An 'Iconathon' is Design-Centric Advocacy That's More Than Symbolic

The Noun Project is calling on the public to help design symbols that can be used to raise awareness for problems facing the L.A. River.

The Los Angeles River is a rare conduit for freshwater in the parched landscape of Southern California. But many visitors and even fulltime residents never even notice it— it’s confined to a series of cement channels that make it look like one big drainage pipe. Following up on a wave of recent grassroots efforts by environmentalists and urbanists to get Angelenos to embrace their city’s watershed, a group of designers is creating awareness about protecting the river through an “Iconathon,” a community workshop to dream up and design a collection of symbols to communicate river-centric concepts to the public.

“Symbols are one of the best ways to communicate an idea to a broad strata of the population because they can transcend cultural barriers,” says Edward Boatman, co-founder of the nonprofit behind the event, The Noun Project, and GOOD’s current entrepreneur in residence. But there are “a lot of civic concepts that have not been articulated in a visual way.” In the context of the L.A. River, that could be everything from a symbol to indicate a river access point, to an invasive species, to a drainage ditch that feeds the river. Boatman says the point is to let residents know, “Here is a river and we need to protect it.”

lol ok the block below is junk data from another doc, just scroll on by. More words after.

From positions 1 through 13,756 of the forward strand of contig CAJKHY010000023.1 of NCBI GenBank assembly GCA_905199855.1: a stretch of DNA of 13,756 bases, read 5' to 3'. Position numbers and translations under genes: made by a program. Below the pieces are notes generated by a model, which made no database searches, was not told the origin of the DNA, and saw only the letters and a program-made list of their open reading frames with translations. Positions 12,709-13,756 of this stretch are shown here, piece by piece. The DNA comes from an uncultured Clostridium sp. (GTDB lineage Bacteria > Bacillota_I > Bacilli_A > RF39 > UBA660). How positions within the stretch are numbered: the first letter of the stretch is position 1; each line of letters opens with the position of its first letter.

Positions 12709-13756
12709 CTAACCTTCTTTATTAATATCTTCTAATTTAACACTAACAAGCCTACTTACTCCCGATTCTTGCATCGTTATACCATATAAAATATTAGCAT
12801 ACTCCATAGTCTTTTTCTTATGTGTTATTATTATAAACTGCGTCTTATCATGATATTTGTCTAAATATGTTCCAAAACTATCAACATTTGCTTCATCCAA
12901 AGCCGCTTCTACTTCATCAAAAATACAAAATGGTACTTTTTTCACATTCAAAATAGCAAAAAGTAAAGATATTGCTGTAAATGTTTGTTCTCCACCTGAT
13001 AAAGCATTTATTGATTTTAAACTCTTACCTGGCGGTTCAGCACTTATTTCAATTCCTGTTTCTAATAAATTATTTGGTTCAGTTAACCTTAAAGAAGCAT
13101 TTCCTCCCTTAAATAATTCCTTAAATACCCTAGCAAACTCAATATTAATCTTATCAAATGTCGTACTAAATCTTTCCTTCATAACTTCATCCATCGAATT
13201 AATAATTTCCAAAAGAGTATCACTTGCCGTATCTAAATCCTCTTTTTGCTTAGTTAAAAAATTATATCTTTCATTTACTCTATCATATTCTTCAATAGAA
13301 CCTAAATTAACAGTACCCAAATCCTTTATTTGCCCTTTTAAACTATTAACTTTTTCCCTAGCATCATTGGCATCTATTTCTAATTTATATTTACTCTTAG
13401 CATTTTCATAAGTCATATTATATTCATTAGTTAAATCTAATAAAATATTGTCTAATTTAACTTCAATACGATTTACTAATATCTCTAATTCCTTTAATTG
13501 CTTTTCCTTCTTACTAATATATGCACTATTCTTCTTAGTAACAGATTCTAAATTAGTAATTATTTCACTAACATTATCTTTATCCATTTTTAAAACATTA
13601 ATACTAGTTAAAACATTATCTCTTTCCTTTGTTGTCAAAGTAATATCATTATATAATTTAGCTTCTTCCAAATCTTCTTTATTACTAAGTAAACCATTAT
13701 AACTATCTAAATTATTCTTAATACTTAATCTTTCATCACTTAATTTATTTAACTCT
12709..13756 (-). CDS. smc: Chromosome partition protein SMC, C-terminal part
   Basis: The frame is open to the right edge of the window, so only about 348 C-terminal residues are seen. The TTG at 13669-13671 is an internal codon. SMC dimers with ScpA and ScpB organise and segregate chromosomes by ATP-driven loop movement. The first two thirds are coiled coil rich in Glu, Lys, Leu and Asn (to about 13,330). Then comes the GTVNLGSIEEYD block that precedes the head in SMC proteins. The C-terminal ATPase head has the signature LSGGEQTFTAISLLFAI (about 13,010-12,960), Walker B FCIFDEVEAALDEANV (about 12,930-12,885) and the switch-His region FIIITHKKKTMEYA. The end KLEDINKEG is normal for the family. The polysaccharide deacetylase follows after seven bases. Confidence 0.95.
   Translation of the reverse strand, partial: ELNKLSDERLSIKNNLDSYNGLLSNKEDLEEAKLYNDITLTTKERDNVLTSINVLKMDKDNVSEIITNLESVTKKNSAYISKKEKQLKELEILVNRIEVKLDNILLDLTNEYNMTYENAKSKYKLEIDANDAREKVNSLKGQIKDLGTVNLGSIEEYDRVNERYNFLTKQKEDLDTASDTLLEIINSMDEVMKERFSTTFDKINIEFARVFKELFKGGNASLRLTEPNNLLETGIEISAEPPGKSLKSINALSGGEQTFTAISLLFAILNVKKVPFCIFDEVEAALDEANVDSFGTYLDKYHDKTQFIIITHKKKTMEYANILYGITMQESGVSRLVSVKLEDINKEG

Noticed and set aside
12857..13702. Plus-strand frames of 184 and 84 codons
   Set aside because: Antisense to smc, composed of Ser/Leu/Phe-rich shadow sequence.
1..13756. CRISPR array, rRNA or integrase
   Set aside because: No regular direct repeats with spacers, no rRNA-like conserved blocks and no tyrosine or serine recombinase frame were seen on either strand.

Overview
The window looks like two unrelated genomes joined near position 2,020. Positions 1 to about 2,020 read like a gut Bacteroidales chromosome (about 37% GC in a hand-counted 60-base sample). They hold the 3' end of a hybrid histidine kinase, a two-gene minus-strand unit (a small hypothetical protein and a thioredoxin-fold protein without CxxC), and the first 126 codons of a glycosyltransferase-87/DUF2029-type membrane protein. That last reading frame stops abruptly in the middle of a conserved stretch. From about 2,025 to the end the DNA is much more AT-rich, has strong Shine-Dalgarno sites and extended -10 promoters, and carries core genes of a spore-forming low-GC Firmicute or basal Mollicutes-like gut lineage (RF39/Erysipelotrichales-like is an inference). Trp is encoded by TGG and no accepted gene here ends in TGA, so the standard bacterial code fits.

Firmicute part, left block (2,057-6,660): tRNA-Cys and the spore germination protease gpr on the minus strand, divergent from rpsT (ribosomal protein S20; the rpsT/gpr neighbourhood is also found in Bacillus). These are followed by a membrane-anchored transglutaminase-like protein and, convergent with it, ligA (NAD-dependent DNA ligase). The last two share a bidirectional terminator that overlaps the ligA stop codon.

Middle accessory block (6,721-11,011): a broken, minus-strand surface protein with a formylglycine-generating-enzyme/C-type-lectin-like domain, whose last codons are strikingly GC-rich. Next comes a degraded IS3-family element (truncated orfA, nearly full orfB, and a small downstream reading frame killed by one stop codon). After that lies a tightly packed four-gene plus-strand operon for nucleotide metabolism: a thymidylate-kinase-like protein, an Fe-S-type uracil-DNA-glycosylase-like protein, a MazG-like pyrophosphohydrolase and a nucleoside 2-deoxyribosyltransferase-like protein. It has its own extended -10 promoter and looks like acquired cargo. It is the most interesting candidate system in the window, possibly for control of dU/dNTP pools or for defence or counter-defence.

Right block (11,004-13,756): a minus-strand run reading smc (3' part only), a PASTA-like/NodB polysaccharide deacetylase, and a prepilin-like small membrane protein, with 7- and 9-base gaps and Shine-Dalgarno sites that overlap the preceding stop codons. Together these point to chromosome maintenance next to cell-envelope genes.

The Noun Project is collaborating with nonprofits that “infinitely know the problems that the river is facing,” including Friends of the Los Angeles River and LA River Revitalization. “We’ve asked them to come up with a list of concepts” to be translated into symbols. At Saturday’s event at LALA gallery in Los Angeles, the group will work with the public and civic leaders, to do rough sketches of the symbols in pencil and paper and analyze which ones work best. Then, Boatman will work with graphic designers to codify the designs and upload them to The Noun Project’s website, and into the public domain, by the end of October.

The hope is that local government will take notice and incorporate the symbols in design projects around the river. Even if the City of L.A. doesn't, "since symbols transcend language barriers, municipalities from around the world can take these things and use them for the rivers that run through their communities,” adds Boatman. In the past, The Noun Project has brought Iconathons to San Francisco, Chicago, New York, and Boston on topics like city services, nutrition, and democracy. They’ve created 60 symbols so far, which are free for the public and municipalities to download and use.

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